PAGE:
Friday, July 31, 2009

Benefits of online unversity courses

It is always great to listen to a professor talk about the benefits of online learning in one of his classes. In this case it is Dr. Gregory Stone, an associate professor of research and measurement at the University of Toledo and a board member at ABCTE. He is teaching online classes and is amazed by two things:

  1. More discussion of topics by students
  2. More students appear to be doing the reading

Both anecdotal but make a lot of sense. Students are naturally shy and, with a few notable exceptions in every class, this generation does not seem too eager to answer questions in front of their peers. In an online atmosphere students can prepare their responses and have a lot less fear of putting comments on bulletin boards and chats.

As for connection to his students, Dr. Stone says he has a lot more contact with more individuals in the class which has been a huge bonus for online classes. But the biggest surprise is the fact that most students appear to be doing the reading to be prepared for the chats – much more then did the reading in brick and mortar classes.

Bottom line is better learning for his students to the point that he would prefer to keep this class online. However, not all classes benefit from the online experience once again pointing to the hybrid model of learning that will be the future of education.

The Cartel - watch it

Fridays need to be simplified – especially in the blogosphere. So I just wanted to provide some quick thoughts on The Cartel – the documentary that looks at education in New Jersey but could apply to any state. To me the most powerful point in the movie is the charter school lottery. The artificial caps on the number of charter schools in this country means that in many places you have to put your name into a lottery to see if you get to go to a great school.

In the movie two women get so overwhelmed by the fact that their daughters get in, they have to leave the classroom where the lottery is held and go outside to celebrate. When asked what this means to their daughters they simply say - this has saved her life, she now has a chance at success. The striking contrast is the next shot which shows a girl with tears just streaming down her face because she did not get in.

Imagine your life decided by a lottery. Imagine your safety and success are totally dependent on a random drawing. It is absolutely pathetic.

The second striking thing is the interview with the head of the NJEA teacher’s union who demonstrates a total lack of concern for students. In one case she is asked if it is OK that a teacher with massive anger management issues punched a student in the face and could not be fired. Her response is that of course it is OK as long as there is due process it is a good thing.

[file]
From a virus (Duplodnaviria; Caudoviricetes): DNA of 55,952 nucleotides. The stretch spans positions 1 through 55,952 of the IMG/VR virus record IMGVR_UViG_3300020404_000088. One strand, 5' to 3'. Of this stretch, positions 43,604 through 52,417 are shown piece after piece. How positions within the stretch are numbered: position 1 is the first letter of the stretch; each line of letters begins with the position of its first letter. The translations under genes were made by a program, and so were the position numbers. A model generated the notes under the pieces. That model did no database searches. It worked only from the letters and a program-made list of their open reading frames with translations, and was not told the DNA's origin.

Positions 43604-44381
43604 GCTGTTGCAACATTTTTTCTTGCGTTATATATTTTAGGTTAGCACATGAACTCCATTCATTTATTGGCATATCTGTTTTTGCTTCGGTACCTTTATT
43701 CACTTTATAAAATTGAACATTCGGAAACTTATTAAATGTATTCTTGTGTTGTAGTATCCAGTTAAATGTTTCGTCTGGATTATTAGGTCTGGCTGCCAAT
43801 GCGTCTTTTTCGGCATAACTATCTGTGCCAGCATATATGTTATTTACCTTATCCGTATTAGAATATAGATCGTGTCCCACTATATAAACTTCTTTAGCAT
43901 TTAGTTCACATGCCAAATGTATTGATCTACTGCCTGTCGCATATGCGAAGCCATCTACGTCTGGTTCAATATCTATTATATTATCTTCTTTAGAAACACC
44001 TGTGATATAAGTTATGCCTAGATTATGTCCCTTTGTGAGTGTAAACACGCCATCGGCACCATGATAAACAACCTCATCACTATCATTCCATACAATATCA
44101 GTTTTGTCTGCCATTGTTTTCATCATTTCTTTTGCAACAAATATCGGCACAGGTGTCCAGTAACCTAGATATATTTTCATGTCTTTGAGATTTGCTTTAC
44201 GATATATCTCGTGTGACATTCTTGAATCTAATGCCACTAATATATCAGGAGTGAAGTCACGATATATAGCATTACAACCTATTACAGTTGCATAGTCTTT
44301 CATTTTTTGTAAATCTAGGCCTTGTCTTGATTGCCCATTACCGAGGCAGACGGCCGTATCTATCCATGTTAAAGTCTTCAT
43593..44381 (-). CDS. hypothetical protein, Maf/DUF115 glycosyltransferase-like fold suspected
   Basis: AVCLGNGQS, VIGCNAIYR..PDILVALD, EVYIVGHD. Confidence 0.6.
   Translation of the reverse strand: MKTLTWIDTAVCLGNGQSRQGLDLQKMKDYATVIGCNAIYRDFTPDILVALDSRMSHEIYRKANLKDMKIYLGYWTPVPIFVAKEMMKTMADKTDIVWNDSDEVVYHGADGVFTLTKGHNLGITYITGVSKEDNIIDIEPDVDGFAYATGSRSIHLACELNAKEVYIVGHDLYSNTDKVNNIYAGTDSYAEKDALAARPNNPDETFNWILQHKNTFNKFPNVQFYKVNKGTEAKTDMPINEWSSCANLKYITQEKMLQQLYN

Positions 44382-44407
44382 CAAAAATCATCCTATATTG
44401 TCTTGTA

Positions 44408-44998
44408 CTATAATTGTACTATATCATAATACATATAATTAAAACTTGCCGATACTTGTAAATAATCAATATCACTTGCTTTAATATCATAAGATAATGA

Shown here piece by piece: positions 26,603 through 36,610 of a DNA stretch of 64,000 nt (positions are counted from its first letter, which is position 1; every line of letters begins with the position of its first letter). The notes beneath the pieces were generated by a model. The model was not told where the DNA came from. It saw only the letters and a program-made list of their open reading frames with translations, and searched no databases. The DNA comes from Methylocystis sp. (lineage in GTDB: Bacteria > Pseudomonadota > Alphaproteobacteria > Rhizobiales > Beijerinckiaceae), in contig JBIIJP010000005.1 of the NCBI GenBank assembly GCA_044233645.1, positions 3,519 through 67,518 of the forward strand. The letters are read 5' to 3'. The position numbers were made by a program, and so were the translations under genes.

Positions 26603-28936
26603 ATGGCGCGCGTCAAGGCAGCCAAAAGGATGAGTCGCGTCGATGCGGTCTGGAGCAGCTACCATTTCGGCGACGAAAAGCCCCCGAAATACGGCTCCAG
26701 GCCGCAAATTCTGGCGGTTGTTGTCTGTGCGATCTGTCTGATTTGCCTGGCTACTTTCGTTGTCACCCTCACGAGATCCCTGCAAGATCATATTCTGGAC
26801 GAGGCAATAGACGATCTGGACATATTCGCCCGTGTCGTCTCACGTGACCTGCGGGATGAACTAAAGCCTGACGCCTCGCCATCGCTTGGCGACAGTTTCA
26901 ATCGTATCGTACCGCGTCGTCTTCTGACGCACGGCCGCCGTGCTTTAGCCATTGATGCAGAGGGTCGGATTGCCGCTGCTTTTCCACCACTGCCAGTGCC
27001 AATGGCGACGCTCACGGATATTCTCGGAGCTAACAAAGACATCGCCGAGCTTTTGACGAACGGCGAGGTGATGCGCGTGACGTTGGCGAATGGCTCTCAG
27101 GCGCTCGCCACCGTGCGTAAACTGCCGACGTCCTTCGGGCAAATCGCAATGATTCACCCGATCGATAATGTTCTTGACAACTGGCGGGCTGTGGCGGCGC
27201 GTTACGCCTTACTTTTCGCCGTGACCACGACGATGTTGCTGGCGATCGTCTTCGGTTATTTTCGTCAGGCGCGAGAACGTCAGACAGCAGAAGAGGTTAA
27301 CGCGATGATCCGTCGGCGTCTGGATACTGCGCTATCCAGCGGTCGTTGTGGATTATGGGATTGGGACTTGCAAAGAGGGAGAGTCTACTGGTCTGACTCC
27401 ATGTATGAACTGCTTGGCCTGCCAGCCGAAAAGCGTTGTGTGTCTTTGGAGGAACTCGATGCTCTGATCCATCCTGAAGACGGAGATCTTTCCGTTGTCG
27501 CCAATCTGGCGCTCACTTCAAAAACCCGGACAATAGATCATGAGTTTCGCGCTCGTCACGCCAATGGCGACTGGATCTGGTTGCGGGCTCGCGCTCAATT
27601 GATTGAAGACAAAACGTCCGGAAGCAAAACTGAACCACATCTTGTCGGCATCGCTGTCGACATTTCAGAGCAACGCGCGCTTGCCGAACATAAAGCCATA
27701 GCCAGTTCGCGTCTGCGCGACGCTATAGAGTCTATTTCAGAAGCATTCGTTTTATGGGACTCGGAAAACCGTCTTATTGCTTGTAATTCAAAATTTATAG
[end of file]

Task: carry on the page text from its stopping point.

Finally, if you have not seen Derrell Bradford speak on how to save students, you have not seen passion in education. He was brilliant and you cannot help but get excited by the opportunity to do anything to save kids from hideous schools when he is done.

It is definitely worth seeing the film and if you are in education reform – you need to show it in your state. Thanks to Dan Lips and Heritage for the screening!

Tuesday, July 21, 2009

The Politics of Blocking

It was pretty nice of iNACOL (the online learning group) to give out copies of Liberating Learning by Terry Moe and John Chubb at the ALEC Conference last week. It is a pretty easy read that I finished on the plane to Mississippi yesterday.

I wish I had read it five years ago.

Moe and Chubb give you a primer on the political strategy of the teacher’s union. They call it the politics of blocking. The key points they make are dead on:
1. Teacher’s unions are very powerful at the state and local level
2. It is much easier to block legislation than it is to pass it
3. If it looks like it might pass – they can push for a delay – request lengthy study for a few years
4. If it starts to pass, you can always load it up with a ton of junk amendments to make the implementation impossible
5. If it does pass, immediately start attacking either through the courts or new legislation the next year

While the politics of blocking is a cute name, it is also the politics of wearing you down. ABCTE really could have used this information when we started as I learned all of this the hard way.

One thing they leave out of the politics of blocking is that we need a politics of moving to counteract. If education reforms wants to ever become a “movement” instead of disparate entities pushing for single agenda, it will need to have a state level group in every state pushing just as hard.